According to CEO Mark Zuckerburg, Facebook is capitalizing on new, cutting-edge technology to develop virtual reality headsets that capture users’ facial expressions for more realistic avatars. During a podcast, Zuckerburg explained how Facebook was ready to harness the next decade of virtual and augmented reality, including future Oculus VR devices.
The Potomac Institute for Technology studies has released a new brief outlining key areas in which the organization will focus on implementing with the goal of furthering science and technology efforts in the US. The publication serves as a guide for other cutting-edge-tech-focused companies on how to reinvigorate American science
Saudi Arabia recently hosted a Global AI Summit organized by the Saudi Data and AI Authority group. The summit focused on building Saudi Arabia’s power in the artificial intelligence industry, naming it imperative to the country’s digital economy agenda. The Kingdom of Saudi Arabia has been attempting to reinvent itself
On Thursday, the White House announced a new strategy to achieve global superiority in emerging technology ranging from artificial intelligence to space innovation. Although the US has been the leading force among many recently develop technologies spanning over the past century, that supremacy is currently being challenged by foreign forces
This post is based on an interview with Dr. Jen Buss, President of Potomac Institute for Policy Studies. It is part of our series of interviews of OODA Network members
“Ask for the best available science you can get, and then make a decision and live with it. There will always be MORE data later, and you can adjust as needed, but waiting to have ALL the data is a decision in itself!”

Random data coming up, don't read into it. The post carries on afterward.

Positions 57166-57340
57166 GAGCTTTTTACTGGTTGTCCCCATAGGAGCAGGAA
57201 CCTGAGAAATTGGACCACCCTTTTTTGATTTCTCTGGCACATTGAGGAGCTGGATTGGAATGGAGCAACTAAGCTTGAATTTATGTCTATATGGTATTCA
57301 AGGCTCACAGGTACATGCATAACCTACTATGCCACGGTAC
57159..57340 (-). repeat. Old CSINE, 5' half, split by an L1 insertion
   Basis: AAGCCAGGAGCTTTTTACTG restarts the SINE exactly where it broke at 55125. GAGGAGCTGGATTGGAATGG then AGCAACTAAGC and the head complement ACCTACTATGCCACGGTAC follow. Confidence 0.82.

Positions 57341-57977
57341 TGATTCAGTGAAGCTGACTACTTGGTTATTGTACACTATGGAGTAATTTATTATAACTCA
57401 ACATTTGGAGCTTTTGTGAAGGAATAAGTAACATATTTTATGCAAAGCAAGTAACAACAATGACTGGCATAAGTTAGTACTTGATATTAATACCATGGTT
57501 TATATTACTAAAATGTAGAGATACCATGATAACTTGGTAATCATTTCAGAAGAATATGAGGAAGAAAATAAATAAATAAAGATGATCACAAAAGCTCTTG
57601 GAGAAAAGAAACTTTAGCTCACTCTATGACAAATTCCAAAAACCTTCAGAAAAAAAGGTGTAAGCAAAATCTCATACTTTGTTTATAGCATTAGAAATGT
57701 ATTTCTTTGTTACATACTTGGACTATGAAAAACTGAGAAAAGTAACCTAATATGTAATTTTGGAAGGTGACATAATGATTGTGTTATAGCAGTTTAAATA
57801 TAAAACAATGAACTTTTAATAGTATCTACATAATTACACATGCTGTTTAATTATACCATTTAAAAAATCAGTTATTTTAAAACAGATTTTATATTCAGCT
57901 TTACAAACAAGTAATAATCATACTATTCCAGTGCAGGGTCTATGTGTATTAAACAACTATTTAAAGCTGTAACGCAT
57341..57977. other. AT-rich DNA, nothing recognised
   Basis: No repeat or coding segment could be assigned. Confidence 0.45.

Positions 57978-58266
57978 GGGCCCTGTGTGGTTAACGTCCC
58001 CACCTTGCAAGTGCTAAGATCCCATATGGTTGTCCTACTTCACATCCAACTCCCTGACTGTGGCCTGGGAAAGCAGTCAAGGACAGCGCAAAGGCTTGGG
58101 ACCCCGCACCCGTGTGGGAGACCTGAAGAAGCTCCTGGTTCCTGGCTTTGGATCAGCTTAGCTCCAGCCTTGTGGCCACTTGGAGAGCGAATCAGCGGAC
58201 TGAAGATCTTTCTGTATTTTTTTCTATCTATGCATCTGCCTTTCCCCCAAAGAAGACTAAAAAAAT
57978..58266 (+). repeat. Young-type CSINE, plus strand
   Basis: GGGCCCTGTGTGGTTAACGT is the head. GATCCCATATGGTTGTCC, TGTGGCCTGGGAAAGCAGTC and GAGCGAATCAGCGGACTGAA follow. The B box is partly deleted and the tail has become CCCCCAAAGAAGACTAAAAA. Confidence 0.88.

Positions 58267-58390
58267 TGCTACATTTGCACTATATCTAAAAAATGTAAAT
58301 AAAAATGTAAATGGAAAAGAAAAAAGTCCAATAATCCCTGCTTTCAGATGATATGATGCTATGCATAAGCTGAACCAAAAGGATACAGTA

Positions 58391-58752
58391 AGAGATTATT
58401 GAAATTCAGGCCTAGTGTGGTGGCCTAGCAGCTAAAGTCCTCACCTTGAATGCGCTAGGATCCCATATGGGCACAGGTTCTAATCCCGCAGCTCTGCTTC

researchers at the University of California, San Francisco, have developed technology that can translate brain signals into complete sentences with error rates as low as three percent. Although part of speech have been decoded from brain signals for roughly a decade, the solutions have been far from perfect as they
Adaptation and innovation is a core component of successful organization competition among states and their militaries, businesses and corporations—and as argued here, organized crime groups—especially transnational criminal organizations (TCOs). In order to gain supremacy organizations often introduce new technologies to foster this innovation, yet not all innovation is technological. Indeed, non-state actors are often incubators of novel practices and non-technological innovation to further their goals and often to survive. This brief assessment looks at non-technological innovation potentials among Mexican TCOs (criminal cartels and gangs).
New research[pdf] by the Information Technology and Innovation Foundation (ITIF) indicates that China is making great strides in its attempt to close the innovation gap with the United States. ITIF president Robert Atkinson says that “[i]n the span of about a decade, the Chinese economy has made dramatic progress in
AI is expected to create significant value for businesses in the coming years. Gartner predicts that by 2022, the value that AI contributes to companies will already total $3.9 trillion. Most of this estimated value is related to an increase in worker productivity. In addition to this, Micha Breakstone of
China seems to have added yet another dimension in the US-China battle for tech dominance by presenting a plan to create a global innovation hub to rival Silicon Valley. According to the plan, Hong Kong and Macau will be connected to Shenzhen and Guangzhou, two cities in southern China, in order